My husband and I were on the QM2 on her inaugural transatlantic crossing and have just completed our 7th. What a comparison! The first one was great. Since then the service and entertainment have constantly deteriorated. It appears as though nothing is up to the standard the Cunard name implies ever since Carnival bought the line. The last one was worst of all.
The Good: The ship is lovely, no getting away from it. The cabins are well laid out with lots of storage room. The library has a good selection of books and the laundry facilities on many decks are very convenient even if one has to wait a while.
The Bad: The food was quite mediocre. Overall it should have been much better. If you like good cheese,forget it. There should be a decent selection, but we had what I call "mousetrap". The waiters in the Britannia Restaurant were poorly, or not at all, trained. They seemed always in a rush, charging from table to table in an effort to keep up with the demands. May be short staffed? None of them appeared to care a lot. Of course they do work terrible hours but that should not interfere with the passengers enjoyment.T wo of the wines we ordered were unavailable,and that was the first night out! Were they on the menu to impress us with the big selection offered? The Maitre D' stopped by several tables including ours. During our short conversation he found out that I had ordered frog legs. He commented that he would never eat such a dish. We ate one meal in the Carvery where my husband had to show the wine waiter how to use the cork screw. At another meal our lamb chops arrived well done instead of rare. The waiter's comment was "I'll tell the chef". No apology or offer to replace the dish. At one "Afternoon Tea" only decaf tea was available. These are just a few of the things that should never happen on a first class ship.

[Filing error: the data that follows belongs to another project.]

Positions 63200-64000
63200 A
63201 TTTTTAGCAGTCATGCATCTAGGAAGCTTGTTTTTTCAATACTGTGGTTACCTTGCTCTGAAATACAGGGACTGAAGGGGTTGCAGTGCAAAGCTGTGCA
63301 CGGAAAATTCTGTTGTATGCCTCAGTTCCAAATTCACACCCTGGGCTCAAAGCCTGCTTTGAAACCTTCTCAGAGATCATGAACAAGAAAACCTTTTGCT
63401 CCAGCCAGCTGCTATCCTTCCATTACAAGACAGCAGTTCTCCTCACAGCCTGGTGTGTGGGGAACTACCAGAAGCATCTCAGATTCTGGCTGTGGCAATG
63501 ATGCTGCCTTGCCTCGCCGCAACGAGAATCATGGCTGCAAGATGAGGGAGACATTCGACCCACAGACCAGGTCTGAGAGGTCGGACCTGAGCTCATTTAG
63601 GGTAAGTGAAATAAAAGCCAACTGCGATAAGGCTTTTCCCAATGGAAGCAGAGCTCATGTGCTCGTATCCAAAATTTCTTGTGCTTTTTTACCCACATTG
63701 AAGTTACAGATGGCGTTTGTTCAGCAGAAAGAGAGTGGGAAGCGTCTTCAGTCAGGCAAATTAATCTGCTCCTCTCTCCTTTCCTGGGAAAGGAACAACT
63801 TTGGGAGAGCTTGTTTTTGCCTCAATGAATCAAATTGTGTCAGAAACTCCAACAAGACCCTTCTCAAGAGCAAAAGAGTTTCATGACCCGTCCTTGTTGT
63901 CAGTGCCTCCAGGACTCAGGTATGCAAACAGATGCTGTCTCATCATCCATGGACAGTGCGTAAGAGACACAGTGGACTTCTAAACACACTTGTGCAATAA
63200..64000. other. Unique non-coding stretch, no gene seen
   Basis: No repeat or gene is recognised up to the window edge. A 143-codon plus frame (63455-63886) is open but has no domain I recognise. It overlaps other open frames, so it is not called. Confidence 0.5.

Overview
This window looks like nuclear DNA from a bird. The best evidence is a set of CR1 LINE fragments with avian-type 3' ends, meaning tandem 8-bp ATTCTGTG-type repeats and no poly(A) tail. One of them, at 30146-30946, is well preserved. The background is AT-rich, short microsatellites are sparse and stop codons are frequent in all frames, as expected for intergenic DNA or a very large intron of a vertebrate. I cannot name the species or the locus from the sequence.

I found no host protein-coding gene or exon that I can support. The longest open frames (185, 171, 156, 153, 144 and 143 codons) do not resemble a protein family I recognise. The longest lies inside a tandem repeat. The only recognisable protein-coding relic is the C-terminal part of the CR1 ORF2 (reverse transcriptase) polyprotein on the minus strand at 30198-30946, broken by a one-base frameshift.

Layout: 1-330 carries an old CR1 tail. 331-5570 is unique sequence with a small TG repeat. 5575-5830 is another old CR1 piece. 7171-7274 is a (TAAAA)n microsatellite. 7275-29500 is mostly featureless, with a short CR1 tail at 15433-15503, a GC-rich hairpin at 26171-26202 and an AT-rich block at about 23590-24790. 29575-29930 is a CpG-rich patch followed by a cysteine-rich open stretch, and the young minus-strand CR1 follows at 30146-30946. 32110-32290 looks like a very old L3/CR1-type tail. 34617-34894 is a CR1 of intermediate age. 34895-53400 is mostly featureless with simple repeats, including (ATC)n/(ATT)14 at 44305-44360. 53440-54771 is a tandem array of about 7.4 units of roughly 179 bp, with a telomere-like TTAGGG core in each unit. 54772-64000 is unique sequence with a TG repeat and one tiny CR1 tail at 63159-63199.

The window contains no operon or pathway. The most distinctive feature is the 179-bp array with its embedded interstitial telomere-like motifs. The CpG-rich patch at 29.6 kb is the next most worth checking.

The [almost] Horrible: The entertainment was really pathetic. As we were on two crossings, going east in May and returning in June we had quite a few to choose from. One was a banjo concert that should not have been on any stage. Never mind the QM2. Another was the bar pianist who was roped in for a "recital". Some of the lectures were truly boring and must have been selected because the presenters could be hired for a small fee. All in all, you had the feeling that the company was trying to save money. We understand Cunard is being sold again. Could it be any worse?